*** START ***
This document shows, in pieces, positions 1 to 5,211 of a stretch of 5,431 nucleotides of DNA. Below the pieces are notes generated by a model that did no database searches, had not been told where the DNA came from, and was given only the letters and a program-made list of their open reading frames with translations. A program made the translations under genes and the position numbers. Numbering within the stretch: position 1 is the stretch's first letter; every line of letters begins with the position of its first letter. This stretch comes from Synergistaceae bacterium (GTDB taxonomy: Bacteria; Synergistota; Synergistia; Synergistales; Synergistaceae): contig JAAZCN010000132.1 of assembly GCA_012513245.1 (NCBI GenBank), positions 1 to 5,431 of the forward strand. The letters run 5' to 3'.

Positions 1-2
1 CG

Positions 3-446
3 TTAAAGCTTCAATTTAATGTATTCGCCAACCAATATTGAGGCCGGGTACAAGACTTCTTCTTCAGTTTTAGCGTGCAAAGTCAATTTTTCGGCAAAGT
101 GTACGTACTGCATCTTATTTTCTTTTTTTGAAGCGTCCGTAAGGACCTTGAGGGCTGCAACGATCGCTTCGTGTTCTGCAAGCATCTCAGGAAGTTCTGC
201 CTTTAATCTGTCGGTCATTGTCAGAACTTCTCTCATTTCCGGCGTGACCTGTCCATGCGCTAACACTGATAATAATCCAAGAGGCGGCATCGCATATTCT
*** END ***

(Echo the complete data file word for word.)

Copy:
This document shows, in pieces, positions 1 to 5,211 of a stretch of 5,431 nucleotides of DNA. Below the pieces are notes generated by a model that did no database searches, had not been told where the DNA came from, and was given only the letters and a program-made list of their open reading frames with translations. A program made the translations under genes and the position numbers. Numbering within the stretch: position 1 is the stretch's first letter; every line of letters begins with the position of its first letter. This stretch comes from Synergistaceae bacterium (GTDB taxonomy: Bacteria; Synergistota; Synergistia; Synergistales; Synergistaceae): contig JAAZCN010000132.1 of assembly GCA_012513245.1 (NCBI GenBank), positions 1 to 5,431 of the forward strand. The letters run 5' to 3'.

Positions 1-2
1 CG

Positions 3-446
3 TTAAAGCTTCAATTTAATGTATTCGCCAACCAATATTGAGGCCGGGTACAAGACTTCTTCTTCAGTTTTAGCGTGCAAAGTCAATTTTTCGGCAAAGT
101 GTACGTACTGCATCTTATTTTCTTTTTTTGAAGCGTCCGTAAGGACCTTGAGGGCTGCAACGATCGCTTCGTGTTCTGCAAGCATCTCAGGAAGTTCTGC
201 CTTTAATCTGTCGGTCATTGTCAGAACTTCTCTCATTTCCGGCGTGACCTGTCCATGCGCTAACACTGATAATAATCCAAGAGGCGGCATCGCATATTCT